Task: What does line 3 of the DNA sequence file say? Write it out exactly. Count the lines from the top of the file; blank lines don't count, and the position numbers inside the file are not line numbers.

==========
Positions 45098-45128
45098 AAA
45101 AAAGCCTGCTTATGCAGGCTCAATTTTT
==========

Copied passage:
45101 AAAGCCTGCTTATGCAGGCTCAATTTTT